Nadal makes winning return after 7 months out

Updated 07 February 2013
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Nadal makes winning return after 7 months out

VINA DEL MAR, Chile: Rafael Nadal wants to stop talking about the inflamed left knee that kept him away from the ATP Tour for just over seven months until his doubles victory Tuesday with Juan Monaco at a little-known clay court tournament in Chile.
Nadal, whose knee problem has lingered despite on-going therapy, had not played since June 28 when he was upset in the second round of Wimbledon by qualifier Lukas Rosol.
Nadal and Monaco won easily in just over an hour at the VTR Open, defeating the Czech pair of Frantisek Cermak and Lukas Dlouhy 6-3, 6-2. Nadal’s practice sessions in Chile have lasted longer, and the first question centered on his knee — a sore subject with the Spaniard.
The former No. 1-ranked Nadal addressed the question for several minutes, and then said he wanted to drop the subject and concentrate on tennis as he begins a build-up to what could be his eighth French Open title.
“The knee — I said it when I got here. I would prefer not to keep talking about the topic,” Nadal said. “At the end of the day the doctors have said it’s OK. There is no risk of making it worse. My knee keeps hurting. But the fact I am playing here is a thing of joy.
“I am not 100 percent, I need some weeks,” he added. “If it hurts, it hurts and we’ll put up with it. I am here to play tennis, with or without pain. ... I’m happy to have played an official game, although it was doubles.”
Nadal opens his singles campaign Wednesday against Argentine Federico Delbonis, hoping to catch up to the other three of tennis’ Big Four — Novak Djokovic, Roger Federer and Andy Murray.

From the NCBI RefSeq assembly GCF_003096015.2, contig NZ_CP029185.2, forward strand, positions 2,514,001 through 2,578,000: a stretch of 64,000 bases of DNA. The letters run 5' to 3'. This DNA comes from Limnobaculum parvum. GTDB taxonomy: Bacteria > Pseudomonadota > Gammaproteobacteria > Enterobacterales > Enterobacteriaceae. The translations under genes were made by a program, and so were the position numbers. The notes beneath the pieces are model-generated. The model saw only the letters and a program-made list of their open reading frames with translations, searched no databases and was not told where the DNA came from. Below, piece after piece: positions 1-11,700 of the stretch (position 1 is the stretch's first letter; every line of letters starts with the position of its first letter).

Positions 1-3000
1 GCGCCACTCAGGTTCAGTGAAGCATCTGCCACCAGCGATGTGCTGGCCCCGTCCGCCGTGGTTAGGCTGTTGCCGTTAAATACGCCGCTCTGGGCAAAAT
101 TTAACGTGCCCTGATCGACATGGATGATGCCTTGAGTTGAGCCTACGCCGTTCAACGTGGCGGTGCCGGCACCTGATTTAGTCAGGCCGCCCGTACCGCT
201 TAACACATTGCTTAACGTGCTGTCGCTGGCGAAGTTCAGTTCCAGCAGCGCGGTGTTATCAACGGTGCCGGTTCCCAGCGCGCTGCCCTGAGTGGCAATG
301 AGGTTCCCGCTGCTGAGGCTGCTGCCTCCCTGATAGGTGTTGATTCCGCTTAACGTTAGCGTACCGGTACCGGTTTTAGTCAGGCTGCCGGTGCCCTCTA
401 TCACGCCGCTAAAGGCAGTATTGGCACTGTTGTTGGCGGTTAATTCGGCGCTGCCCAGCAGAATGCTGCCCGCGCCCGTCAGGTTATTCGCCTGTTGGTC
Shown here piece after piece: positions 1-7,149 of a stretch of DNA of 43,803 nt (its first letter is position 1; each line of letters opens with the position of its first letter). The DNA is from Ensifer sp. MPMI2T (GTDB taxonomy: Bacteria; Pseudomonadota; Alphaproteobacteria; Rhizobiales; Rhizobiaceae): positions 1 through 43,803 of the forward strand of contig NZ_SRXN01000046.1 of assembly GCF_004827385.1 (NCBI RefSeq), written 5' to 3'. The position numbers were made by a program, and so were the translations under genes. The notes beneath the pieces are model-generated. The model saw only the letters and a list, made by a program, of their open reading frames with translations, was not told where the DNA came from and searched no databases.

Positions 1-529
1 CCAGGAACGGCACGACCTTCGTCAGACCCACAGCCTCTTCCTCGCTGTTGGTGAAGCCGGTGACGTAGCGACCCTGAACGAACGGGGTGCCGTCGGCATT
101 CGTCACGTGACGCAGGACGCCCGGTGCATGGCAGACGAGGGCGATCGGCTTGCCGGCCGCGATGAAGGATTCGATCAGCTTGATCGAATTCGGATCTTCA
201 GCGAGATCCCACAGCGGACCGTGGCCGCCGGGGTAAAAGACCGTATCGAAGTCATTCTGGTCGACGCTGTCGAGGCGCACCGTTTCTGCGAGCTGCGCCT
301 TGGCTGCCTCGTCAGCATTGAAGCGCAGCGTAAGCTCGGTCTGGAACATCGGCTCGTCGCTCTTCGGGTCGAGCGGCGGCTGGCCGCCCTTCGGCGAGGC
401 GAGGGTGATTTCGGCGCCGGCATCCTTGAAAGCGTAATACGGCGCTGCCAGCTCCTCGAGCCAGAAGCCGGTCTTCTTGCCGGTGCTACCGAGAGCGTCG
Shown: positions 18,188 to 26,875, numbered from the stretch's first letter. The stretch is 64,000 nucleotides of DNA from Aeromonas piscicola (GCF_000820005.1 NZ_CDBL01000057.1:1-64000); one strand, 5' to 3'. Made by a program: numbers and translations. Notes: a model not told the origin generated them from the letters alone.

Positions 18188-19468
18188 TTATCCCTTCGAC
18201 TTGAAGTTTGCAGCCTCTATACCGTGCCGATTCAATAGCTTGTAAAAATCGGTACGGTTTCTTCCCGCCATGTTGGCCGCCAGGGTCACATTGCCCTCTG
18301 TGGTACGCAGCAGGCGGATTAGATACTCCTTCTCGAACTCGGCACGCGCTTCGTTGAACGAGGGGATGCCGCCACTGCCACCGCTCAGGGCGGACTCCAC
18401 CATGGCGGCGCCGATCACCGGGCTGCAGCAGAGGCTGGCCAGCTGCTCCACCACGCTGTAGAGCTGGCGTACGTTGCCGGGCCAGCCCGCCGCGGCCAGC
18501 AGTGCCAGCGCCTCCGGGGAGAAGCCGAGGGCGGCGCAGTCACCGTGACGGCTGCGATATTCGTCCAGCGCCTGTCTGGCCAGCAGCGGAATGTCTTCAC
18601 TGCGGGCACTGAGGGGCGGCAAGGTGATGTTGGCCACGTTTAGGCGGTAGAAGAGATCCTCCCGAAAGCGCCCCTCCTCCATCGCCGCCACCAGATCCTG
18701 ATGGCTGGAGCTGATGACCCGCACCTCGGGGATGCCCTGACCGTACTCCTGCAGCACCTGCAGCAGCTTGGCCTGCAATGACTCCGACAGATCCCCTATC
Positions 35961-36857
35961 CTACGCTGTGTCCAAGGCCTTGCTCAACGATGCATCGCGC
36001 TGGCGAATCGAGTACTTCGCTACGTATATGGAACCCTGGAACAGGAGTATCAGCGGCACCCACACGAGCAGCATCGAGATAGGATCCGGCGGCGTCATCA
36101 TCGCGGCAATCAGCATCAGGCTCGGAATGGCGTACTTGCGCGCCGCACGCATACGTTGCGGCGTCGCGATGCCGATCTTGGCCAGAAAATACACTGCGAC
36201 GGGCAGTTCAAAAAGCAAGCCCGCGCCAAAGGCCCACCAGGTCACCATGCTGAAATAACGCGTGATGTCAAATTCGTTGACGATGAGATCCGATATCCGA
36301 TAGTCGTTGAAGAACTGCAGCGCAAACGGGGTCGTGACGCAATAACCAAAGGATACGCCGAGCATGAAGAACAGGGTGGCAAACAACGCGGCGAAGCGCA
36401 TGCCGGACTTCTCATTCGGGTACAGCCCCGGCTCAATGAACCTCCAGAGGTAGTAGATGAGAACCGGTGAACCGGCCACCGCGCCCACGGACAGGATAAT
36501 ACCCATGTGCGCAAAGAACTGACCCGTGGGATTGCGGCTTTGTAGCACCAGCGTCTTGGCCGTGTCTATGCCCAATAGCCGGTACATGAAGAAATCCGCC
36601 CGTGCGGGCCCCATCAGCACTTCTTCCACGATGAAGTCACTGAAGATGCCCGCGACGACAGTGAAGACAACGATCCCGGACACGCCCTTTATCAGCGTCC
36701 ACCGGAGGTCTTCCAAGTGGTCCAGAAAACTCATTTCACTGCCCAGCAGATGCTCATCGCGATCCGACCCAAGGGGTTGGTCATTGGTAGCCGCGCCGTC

The Spaniard has been almost unbeatable on clay, winning 93 percent of his singles matches — the highest percentage in the Open era.
Nadal has avoided surgery, and he suggested he hoped to continue on the same path.
“If one day it is worse, and one can’t compete at 100 percent, then it can’t be done,” he said.
Nadal showed quick reactions with a difficult backhand volley at the net to win the sixth game of the first set Tuesday. Nadal and Monaco broke in the next game, and Nadal held serve in the next to make it 5-3 en route to a first-set victory.
Nadal hit several powerful forehands at sharp angles to win points, and seemed at ease moving around the court. And he drew the usual whistles from female fans as he stripped off his shirt after the win.
“I need for the knee be stronger, to be more comfortable playing all out,” Nadal said. “There are days when the knee is not comfortable. ... Today I am in the second round of doubles and tomorrow I start in singles. I’m not going to speak more about the knee. What’s coming up is tennis, and that’s why I am here to try to play as well as I can.
“The more hours I am on the court, the better,” he added. “Today was important, but in another aspect it wasn’t so important. The most important was just to be here. There is no doubt that perhaps the result here is not the overriding thing. I’ll do all I can to win and play as well as I can.”
Nadal is a huge favorite to win in Chile. If he doesn’t, questions will follow him to the next two clay-court events in Brazil and Mexico — warmups for the French Open. But if he does win, the questions will also come up again at the next two stops in Latin America.
Toni Nadal, his uncle and coach, has said this year’s French Open will be much like Nadal’s first — meaning there will be nerves.
Others have noted that the weak field in Chile is much like Nadal would face in a sweep through the first week of the French Open.